Steam Engines, where not metered, shall be charged by the horse-power, as follows: For each horse-power up to and not exceeding ten. the sum of $10 per annum ; for each exceeding ten and not over fifteen, the sum of $7.50 each, and for each horse-power over fifteen, the sum of $5-

Water Closets and Urinals—To each building on a lot one water closet having sewer connection is allowed without charge ; each additional water closet or urinal will be charged as hereinafter stated. All closets connected in any manner with sewer shall be charged $2 for each seat per annum, whether in a building or on any other portion of the premises. Urinals shall be charged $2 per annum each.

Water Closet Rates—For hoppers of any form, when water is supplied direct from the Croton supply, through any form of the so-called single or double valves, hopper cocks, stop cocks, selfclosing cocks, or any valve or cock of any description attached to the closet, each, per year, $20.

For any pan closet, or any of the forms of valve, plunger, or other water closet not before mentioned, supplied with water as above described, per year, $10.

For any form of hopper or water closet, supplied from the ordinary style of cistern filled with ball cock and overflow pipe that communicates with the pipe to the water closet, so that overflow will run into the hopper or water closet, when ball cock is defective, or from which an unlimited amount of water can be drawn by holding up the handle, per year, each, $5. For any form of hopper or water closet, supplied from any of the forms of waste-preventing cisterns, that are approved by the engineer of the Croton aqueduct, which are so constructed that not more than three gallons of water can be drawn at each lift of the handle or depression of the seat, if such cisterns are provided with an overflow pipe, such overflow pipe must not connect with the water closet, but be carried like a safe-waste, as provided by the Board of Health regulations, per year, $2.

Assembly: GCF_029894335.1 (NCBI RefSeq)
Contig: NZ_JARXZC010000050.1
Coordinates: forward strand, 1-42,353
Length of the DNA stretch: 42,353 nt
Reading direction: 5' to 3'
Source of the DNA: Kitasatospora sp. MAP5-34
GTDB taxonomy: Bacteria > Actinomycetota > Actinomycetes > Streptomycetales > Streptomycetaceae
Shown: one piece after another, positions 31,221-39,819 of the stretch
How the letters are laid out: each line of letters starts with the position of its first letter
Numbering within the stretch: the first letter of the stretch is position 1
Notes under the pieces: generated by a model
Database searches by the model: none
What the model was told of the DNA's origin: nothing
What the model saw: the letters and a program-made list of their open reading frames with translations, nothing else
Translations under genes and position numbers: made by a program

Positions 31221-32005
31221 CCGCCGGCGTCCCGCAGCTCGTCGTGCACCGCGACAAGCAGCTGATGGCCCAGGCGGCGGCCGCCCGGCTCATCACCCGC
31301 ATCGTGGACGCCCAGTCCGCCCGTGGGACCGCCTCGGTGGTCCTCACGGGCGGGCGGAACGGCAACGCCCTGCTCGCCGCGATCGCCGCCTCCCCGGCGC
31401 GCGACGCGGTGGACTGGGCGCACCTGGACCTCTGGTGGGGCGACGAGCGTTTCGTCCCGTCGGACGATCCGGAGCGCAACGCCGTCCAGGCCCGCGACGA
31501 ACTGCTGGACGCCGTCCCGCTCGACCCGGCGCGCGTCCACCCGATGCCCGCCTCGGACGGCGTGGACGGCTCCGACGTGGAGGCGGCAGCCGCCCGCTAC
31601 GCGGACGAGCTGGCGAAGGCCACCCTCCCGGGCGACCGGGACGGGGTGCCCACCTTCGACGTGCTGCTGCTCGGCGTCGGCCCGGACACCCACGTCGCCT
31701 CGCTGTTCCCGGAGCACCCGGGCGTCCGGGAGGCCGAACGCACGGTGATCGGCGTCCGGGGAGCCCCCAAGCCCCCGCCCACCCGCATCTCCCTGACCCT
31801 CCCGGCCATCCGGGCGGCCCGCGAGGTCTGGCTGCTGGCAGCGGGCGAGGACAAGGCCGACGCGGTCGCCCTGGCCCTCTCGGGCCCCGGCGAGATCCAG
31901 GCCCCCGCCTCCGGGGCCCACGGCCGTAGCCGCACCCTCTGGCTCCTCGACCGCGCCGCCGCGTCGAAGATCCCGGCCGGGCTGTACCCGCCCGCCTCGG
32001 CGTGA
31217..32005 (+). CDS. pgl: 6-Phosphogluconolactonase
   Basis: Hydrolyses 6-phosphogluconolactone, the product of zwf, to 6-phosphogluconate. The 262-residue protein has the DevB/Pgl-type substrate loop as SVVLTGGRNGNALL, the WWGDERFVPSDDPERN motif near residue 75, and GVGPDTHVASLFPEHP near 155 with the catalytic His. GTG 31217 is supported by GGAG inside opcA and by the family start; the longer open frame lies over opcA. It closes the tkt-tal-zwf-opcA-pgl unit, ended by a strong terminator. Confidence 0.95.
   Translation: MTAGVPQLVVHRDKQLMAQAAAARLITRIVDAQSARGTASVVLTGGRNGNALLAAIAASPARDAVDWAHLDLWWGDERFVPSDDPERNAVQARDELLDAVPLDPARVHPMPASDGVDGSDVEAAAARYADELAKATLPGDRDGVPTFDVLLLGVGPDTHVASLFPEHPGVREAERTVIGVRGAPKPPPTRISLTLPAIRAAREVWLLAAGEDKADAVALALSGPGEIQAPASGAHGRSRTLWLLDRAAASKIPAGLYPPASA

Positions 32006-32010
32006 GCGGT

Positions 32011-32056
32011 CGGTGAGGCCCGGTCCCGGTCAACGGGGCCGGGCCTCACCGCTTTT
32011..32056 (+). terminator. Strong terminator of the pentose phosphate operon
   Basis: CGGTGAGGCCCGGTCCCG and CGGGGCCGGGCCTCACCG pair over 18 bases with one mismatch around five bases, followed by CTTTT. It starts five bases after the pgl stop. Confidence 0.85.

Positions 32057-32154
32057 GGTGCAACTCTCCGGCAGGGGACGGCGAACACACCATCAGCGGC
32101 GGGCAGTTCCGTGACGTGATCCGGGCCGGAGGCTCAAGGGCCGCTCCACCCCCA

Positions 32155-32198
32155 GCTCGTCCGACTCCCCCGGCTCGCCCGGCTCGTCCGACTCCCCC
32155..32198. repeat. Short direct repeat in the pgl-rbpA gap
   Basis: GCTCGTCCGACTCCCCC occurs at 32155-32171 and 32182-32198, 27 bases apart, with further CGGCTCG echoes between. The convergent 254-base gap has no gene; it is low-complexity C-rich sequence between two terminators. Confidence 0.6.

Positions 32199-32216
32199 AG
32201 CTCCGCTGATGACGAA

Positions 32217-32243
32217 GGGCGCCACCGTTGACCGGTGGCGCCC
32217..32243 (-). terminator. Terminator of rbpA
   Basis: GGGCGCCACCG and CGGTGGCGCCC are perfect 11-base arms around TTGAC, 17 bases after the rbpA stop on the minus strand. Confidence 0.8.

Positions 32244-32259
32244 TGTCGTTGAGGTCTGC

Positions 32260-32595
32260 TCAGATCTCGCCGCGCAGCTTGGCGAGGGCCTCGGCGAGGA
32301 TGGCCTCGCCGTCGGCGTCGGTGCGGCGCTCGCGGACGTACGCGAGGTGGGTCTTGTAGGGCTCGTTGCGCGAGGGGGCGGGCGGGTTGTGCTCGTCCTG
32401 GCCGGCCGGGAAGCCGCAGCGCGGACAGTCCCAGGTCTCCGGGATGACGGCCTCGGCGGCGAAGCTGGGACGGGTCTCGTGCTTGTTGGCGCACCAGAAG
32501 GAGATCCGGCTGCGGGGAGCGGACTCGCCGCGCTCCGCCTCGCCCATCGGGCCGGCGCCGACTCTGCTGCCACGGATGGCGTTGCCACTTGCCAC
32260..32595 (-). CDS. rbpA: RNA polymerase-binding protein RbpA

Under the provisions of section 352, consolidated act rS82, water meters, of approved pattern, shall be hereafter placed on the pipes supplying all stores, workshops, hotels, manufactories, public edifices, at wharves, ferry-houses, stables, and in all places where water is furnished for business consumption, except private dwellings.

It is provided by section 352, laws of 1882, that “ all expenses of meters, their connections and setting, water rates and other lawful charges for the supply of Croton water, shall be a lien upon the premises where such water is supplied, as now provided by law.” * * *

All manufacturing and other business requiring a large supply of water will be fitted with a meter.

Water measured by meter, ten cents per 100 cubic feet.


The rate charged for steam vessels taking water daily or belonging to daily lines, is one half cent per ton (custom house measurement) for each time they take water.

Steamers taking water other than daily, one cent per ton (custom house measurement).

Water supplied to sailing vessels and put on board, twenty-five cents per 100 gallons.